A study conducted by SEWA Delhi on whether poor people in the Capital want to change from Public Distribution System to cash transfers has revealed that a majority of about 60 per cent was agreeable to the idea. But the 40 per cent who opposed it, did so very strongly.
The study also found a link between the economic well-being of the respondents and their responses “with the poorest groups strongly opposing cash transfers and the better-off groups supporting it.”
It said “among the poorest group only 46 per cent wanted cash transfers and 41 per cent strongly opposed it. Whereas, within the better-off group 83 per cent wanted cash transfers and only 17 per cent opposed it.”
SEWA Delhi said: “The people who supported the cash transfers did so mainly because they were dissatisfied with the services provided by the ration shops and felt that could spend that money on better and more food, wasting less of their own time and energy.”
As for the main reasons for opposition to the cash transfers, it said there were two important factors. First because women felt that cash would be used for other needs and not spent on food, and second because inflation would soon reduce the value of the cash they received and they would be able to buy less food.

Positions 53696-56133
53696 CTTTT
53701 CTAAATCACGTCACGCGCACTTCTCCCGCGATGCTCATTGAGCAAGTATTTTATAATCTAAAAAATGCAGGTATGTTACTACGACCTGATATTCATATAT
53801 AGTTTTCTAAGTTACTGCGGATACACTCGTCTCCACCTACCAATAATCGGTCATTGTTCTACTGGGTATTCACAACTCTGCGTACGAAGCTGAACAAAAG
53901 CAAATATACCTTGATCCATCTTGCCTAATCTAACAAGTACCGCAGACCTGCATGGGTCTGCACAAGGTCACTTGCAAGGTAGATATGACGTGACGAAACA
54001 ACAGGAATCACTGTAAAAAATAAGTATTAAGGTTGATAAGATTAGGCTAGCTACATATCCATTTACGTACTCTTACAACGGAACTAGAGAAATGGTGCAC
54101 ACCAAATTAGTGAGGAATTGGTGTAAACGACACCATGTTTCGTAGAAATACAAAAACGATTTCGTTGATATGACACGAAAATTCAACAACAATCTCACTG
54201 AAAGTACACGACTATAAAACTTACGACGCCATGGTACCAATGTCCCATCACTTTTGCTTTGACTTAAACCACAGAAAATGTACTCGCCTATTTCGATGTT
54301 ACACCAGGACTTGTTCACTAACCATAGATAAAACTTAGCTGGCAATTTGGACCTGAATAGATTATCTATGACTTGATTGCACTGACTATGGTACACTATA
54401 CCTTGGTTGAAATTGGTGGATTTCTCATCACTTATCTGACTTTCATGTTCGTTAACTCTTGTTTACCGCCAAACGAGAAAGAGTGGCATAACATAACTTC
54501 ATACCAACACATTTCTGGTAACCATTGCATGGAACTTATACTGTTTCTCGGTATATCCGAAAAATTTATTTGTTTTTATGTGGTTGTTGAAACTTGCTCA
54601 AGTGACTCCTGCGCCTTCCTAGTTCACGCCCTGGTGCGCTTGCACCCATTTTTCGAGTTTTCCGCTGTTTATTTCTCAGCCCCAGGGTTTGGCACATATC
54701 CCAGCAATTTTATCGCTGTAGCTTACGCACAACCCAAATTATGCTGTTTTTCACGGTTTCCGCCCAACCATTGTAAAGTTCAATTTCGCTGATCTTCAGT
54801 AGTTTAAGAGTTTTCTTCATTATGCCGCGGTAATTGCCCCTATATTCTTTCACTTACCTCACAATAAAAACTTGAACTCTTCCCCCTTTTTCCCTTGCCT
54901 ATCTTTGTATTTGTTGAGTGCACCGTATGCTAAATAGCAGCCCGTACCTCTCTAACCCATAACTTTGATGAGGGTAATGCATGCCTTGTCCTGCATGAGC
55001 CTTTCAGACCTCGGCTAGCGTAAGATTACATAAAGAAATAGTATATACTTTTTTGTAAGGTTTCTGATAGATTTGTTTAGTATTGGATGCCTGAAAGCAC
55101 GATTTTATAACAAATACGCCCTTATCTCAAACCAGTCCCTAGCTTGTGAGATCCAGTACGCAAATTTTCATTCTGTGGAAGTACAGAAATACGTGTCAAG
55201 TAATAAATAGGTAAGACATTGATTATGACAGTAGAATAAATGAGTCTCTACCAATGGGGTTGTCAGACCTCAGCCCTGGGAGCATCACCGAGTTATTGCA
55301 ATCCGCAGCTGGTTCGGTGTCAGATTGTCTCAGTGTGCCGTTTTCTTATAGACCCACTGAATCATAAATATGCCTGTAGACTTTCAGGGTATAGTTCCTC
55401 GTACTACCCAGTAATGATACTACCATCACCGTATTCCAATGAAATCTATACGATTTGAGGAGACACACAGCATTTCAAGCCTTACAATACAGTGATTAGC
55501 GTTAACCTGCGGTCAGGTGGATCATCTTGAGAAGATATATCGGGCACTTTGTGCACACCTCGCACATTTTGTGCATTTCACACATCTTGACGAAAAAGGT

The study was undertaken in August 2009 in three areas – Raghubir Nagar in West Delhi and Rajiv Nagar and Sundar Nagri in East Delhi – as these have a concentration of SEWA members.
A total of 150 ration card holder respondents were selected on a random basis of which 60 had BPL card, 60 APL card and 30 belonged to Antyodaya category. While 62 per cent of respondents were Hindus, more than 37 per cent were from the Muslim community. Though all respondents were women, but the questionnaire included information on every member of the family.
On the basis of the study, SEWA Delhi has proposed that the Delhi Government run the cash benefit system as a pilot project in a few selected areas of Delhi to experiment whether a shift over from a commodities-based benefit system to a cash-based one would increase the well being of poor or not.
“This would not only enable the Government itself to test what would be required to make such a system work, but would also be able to physically demonstrate to the card-holders how such a cash based system would work,” it said.